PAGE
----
Flattr is a micropayment platform created by Peter Sunder, one of the Pirate Bay’s founders. Every month, users allocate a chosen amount intended for the contents’ creator that they liked: articles, videos… Then, the amount is equitably distributed between the different content’s authors indentified by a clickable button Flattr.

Official website

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Micro-patronage

Individuals can directly back artistic creation, sustainable development in general, allocating small amount through the Internet. Organizations as Wikipedia, Creative commons or bands as Radiohead call upon micro-donations of individuals to back their project.

Wikipedia definition

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Desintermediation of the digital ways to pay

Le futur de l’argent, Daniel Roth, Wired, le 22 février 2010

The future of money, Daniel Roth, February the 22nd of 2010
The article of Daniel Roth tells the story of the different ways to pay from the cows in 9000 BC to the different current digital ways to pay like Twitpay, Zong or Hubculture as well as the creation of the credit card.

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Price fixing in the digital era 

Le futur du ‘gratuit’ par Drake Bennett, The Boston Globe, le 28 juin 2009The futur of ‘free’ by Drake Bennett, The Boston Globe, June the 28th, 2009
The “Penny gap” is a theory developed by the venture capitalist Josh Kopelman, explains the failure of business plans only based on micro-payment. Indeed, the closer the cost get to zero, the bigger is the temptation to pay nothing.

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Reglementation of micro-payement in China 

Les autorités de régulation chinoises du paiement en ligne pourraient créer un bouleversement dans le secteur, par Kathrin Hille, The Financial Times, 23 juin 2010China e-payment rules could spark shake-up by Kathrin Hille, The Financial Times, June the 23rd, 2010
The Chinese regulation authorities could lead the leading Internet companies – which propose e-commerce platform – to restructure their shareholdings. The companies must receive the approval of the Chinese authorities if some of their shareholdings are to become foreign.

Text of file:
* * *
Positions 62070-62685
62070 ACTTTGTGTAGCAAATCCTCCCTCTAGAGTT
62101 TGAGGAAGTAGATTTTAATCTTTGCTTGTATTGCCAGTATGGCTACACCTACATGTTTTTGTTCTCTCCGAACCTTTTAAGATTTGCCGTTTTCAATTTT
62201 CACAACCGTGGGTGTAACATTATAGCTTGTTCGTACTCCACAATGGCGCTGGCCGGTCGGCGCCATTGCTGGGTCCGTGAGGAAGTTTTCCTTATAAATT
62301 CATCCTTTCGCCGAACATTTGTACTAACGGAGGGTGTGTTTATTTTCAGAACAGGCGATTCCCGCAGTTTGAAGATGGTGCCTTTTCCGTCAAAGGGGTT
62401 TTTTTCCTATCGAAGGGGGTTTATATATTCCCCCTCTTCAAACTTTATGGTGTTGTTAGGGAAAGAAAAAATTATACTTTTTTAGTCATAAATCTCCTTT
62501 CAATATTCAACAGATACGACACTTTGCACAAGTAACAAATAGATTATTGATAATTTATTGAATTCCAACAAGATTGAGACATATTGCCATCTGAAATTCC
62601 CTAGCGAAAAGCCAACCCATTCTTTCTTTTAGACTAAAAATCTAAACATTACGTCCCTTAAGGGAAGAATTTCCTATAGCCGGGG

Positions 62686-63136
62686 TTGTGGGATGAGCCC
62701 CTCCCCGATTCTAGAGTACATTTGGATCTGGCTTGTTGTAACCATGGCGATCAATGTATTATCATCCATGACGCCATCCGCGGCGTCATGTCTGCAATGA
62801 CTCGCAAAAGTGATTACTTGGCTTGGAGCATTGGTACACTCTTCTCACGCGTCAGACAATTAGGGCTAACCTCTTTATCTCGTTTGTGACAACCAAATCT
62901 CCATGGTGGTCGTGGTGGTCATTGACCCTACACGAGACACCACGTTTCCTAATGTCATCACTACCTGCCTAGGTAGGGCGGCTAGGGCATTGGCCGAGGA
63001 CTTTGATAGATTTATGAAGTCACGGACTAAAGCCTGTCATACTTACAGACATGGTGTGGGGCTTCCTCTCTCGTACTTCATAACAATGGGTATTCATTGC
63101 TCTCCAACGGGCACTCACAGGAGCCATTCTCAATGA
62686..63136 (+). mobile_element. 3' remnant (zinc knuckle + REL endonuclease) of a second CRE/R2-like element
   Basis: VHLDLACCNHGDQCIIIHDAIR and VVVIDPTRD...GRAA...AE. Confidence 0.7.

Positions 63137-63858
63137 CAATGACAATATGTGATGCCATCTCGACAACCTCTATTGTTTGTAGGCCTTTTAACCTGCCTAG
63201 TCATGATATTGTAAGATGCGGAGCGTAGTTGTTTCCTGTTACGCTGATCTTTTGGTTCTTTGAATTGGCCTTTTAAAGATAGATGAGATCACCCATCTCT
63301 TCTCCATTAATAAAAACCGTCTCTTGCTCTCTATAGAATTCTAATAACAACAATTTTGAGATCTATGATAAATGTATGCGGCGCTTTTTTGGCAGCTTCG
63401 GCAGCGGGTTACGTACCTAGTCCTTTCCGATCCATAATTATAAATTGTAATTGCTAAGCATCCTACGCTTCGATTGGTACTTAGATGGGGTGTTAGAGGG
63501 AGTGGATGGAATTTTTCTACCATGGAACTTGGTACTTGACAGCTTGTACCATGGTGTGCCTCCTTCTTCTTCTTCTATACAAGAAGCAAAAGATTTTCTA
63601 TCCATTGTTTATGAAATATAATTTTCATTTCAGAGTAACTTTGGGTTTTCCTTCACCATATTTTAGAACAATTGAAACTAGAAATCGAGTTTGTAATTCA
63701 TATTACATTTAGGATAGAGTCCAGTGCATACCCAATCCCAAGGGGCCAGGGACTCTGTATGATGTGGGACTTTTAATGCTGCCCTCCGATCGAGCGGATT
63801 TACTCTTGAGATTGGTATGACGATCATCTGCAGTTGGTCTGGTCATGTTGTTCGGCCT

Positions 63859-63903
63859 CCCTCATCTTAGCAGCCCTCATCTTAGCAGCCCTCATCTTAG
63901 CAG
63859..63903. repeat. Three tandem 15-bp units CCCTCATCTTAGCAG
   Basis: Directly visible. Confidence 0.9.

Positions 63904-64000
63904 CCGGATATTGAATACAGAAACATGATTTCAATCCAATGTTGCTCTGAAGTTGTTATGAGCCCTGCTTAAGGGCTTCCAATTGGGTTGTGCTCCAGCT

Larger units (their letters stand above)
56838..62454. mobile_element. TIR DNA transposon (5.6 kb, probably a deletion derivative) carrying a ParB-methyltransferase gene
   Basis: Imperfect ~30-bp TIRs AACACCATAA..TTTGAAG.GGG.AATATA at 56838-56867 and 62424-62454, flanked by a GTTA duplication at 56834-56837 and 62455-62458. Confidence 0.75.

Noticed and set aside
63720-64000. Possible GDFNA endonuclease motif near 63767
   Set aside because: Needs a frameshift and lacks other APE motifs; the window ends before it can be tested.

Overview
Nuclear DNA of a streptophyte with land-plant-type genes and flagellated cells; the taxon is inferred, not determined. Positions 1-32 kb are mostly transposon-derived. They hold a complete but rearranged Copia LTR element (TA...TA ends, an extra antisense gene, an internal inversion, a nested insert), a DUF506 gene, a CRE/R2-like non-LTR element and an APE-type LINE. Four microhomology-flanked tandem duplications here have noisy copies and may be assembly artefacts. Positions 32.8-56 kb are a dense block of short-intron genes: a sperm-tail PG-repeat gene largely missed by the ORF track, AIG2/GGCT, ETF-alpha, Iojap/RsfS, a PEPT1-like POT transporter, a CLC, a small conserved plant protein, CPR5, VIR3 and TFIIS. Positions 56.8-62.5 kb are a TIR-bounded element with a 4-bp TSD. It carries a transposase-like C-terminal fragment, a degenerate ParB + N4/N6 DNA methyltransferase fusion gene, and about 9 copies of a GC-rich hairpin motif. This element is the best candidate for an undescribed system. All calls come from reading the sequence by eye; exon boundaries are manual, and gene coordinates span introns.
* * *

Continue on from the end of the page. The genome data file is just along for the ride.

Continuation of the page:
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Mobile Payment: 108 millions of users in 2010

Christian D, generation-nt.com, June the 21st of 2010

The Gartner cabinet unveils few key figures on the evolution of mobile payment usage:
- The number of users of mobile payment system will raise of 54,5% between 2009 and 2010, meaning that there will be 108,6 millions of users in 2010.
 - The Asia Pacific is the principal geographic area concerned by the mobile payment, with 62,8 millions of users in 2010

 Read the article

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The new philanthropy – (Re) inventing ‘solidarity’ capitalism? By Virginie Seghers,  Autrement (Editions), 2009

The new philanthropy – (Re) inventing ‘solidarity’ capitalism? By Virginie Seghers,  Autrement (Editions), 2009

Philanthropy is spreading all around the world. Never before – even in contexts of financial crisis – were so many billionaires in the world, along with as many inequalities in the wealth allocation or as much media coverage of ecologic and social challenges for the planet.   This context fosters the richest’s awareness of their own power –of their duties- to act for the common good.

But who are the one who actually go through with it? What are their true motivations? In the wake of Bill Gates, a new generation of "philanthrocapitalists ", Chinese, Indian, French or from the middle-east, etc. get involved.

This book draws a world panorama and questions for the first time, in France, the key players: could philanthropy contribute to the wealth reallocation? Is it a moral duty or a simple way for the richest of getting more influence while easing their conscience? In a world where capitalism, facing its own mistakes, wants to promote more solidarity, this research decodes the real machinery of the donation economy.